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Michael11

Subcontract Pricing - Prime wants sub rates/categories mapped to theirs

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In this scenario, which the prime has specifically requested, must the subk staff meet the same qualifications/experience as the prime maintains for the same categories? The prime bid rates for both themselves and a subcontractor and wants us to utilize those categories and rates. But our pricing really doesn't align with the qualifications which they bid at the proposal stage and therefore we're not willing to sign up to align our staff with qualifications we're not familiar with and risk noncompliance. Is this an issue that needs to be negotiated in the sub language - would it be permissible to propose our own qualifications and descriptions for the categories if they didn't meet the qualifications for the categories stated in the prime award? Is there a requirement for the prime that says if your sub is going to map to your categories they must be at least equivalent personnel? The trouble we're having is the prime is small biz and our rates are far higher and it will be tough to make this work. Sorry if this is not clear. Any thoughts are appreciated.

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Yes, a subcontractor can try to negotiate something different than what the prime contractor wants.

Maybe you will come to agreement.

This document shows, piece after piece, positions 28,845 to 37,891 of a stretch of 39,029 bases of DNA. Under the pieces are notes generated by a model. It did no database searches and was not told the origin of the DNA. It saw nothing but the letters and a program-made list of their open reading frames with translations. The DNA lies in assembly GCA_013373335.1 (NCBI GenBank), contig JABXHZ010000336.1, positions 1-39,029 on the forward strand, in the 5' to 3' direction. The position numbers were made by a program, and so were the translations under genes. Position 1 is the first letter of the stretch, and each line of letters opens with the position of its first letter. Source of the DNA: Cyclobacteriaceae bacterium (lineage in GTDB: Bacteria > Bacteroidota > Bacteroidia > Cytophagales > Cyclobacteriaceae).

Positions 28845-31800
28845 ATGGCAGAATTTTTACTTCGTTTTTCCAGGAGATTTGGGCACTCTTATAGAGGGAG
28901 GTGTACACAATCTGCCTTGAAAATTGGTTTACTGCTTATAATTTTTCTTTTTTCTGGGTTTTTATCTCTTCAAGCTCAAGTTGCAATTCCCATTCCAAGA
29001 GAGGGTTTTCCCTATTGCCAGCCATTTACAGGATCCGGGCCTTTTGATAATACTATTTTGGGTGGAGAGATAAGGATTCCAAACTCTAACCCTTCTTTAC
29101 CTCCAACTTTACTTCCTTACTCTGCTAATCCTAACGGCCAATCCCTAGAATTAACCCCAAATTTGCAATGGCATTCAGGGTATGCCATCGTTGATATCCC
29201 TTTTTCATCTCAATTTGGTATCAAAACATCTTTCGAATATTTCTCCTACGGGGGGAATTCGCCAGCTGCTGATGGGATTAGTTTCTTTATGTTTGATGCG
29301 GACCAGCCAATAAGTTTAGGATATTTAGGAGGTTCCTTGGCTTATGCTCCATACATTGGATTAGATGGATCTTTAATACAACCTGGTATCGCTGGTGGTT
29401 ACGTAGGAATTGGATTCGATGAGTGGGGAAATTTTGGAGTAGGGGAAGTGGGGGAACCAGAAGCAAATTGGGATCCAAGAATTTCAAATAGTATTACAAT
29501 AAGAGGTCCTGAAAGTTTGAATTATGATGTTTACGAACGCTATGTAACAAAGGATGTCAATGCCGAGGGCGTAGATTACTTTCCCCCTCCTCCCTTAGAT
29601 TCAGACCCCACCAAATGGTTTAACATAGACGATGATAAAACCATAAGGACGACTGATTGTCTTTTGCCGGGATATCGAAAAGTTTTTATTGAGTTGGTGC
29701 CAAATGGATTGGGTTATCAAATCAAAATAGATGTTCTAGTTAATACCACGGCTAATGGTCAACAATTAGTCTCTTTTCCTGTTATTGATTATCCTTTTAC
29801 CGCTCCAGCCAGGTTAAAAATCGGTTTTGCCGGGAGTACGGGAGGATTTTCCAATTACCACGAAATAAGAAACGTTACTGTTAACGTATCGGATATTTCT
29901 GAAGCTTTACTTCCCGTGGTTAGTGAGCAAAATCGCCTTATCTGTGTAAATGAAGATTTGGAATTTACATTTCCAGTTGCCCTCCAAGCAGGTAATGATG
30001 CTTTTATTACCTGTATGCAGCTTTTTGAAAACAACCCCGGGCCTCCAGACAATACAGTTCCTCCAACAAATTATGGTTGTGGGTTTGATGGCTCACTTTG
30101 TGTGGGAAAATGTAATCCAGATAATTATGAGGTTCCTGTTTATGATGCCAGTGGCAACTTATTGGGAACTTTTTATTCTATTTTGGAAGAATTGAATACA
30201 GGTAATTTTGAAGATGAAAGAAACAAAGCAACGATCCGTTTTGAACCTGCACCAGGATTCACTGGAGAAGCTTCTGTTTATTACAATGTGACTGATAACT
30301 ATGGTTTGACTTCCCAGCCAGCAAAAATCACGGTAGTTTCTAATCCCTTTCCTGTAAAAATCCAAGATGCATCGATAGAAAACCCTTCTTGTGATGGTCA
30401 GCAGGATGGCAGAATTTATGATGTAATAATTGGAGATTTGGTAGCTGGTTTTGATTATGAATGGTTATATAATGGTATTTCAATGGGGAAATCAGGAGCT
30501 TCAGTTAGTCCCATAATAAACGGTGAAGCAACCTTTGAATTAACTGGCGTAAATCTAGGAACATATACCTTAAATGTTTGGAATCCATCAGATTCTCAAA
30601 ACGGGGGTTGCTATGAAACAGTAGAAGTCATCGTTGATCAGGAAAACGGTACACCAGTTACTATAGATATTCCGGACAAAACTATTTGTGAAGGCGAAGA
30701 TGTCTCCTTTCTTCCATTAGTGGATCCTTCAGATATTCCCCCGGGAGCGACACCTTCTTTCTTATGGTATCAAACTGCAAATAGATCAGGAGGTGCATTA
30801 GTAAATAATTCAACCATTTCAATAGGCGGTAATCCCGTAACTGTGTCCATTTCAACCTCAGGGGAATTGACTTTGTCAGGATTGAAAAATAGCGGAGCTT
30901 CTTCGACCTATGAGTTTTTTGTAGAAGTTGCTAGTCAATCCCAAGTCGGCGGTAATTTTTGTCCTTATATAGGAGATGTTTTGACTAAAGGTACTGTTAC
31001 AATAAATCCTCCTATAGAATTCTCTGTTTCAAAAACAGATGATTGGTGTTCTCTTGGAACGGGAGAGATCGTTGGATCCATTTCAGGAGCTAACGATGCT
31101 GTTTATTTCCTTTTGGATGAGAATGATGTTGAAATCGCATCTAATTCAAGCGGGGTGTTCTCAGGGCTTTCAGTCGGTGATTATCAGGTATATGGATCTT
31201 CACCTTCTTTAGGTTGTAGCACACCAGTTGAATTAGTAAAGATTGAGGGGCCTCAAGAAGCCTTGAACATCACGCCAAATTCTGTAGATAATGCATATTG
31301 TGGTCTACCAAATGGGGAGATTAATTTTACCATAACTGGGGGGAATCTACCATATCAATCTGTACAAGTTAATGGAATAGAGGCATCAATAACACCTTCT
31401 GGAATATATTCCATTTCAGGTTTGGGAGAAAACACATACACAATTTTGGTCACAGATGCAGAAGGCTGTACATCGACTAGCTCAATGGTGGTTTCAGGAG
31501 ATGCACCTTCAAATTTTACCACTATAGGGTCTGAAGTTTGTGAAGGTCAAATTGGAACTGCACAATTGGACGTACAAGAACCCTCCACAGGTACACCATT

Maybe you won't come to agreement.

If you don't come to agreement, then you won't get a subcontract and the prime contractor will have to find another subcontractor.

You don't say, but I'm wondering if the prime contract is a T&M arrangement. If so, the contract's hourly rates apply to work by both prime contractor and subcontractor employees. See para. ( a )( 1 ) of the clause at FAR 52.232-7. These rates are what the Government will pay the prime contractor -- the prime contractor may pay its employees different rates and may negotiate different arrangements for its subcontractors. Para. ( a )( 3 ) of the clause says that when labor qualifications are specified in the contract, the Government will make payment to the prime contractor only when the work is performed by employees who meet the qualifications. So you can negotiate anything you are able with the prime contractor, but your subcontract negotiations won't change the prime contract.

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Michael11:

Here are my thoughts: You've asked one question, as follows:

"Is there a requirement for the prime that says if your sub is going to map to your categories they must be at least equivalent personnel?"

By "requirement for the prime" I presume you mean a requirement imposed on the prime by the prime's customer. Am I right? If so, then the requirement have been imposed by contract. Right? If so, then how would we know, since we haven't seen the contract? Or do you mean something else?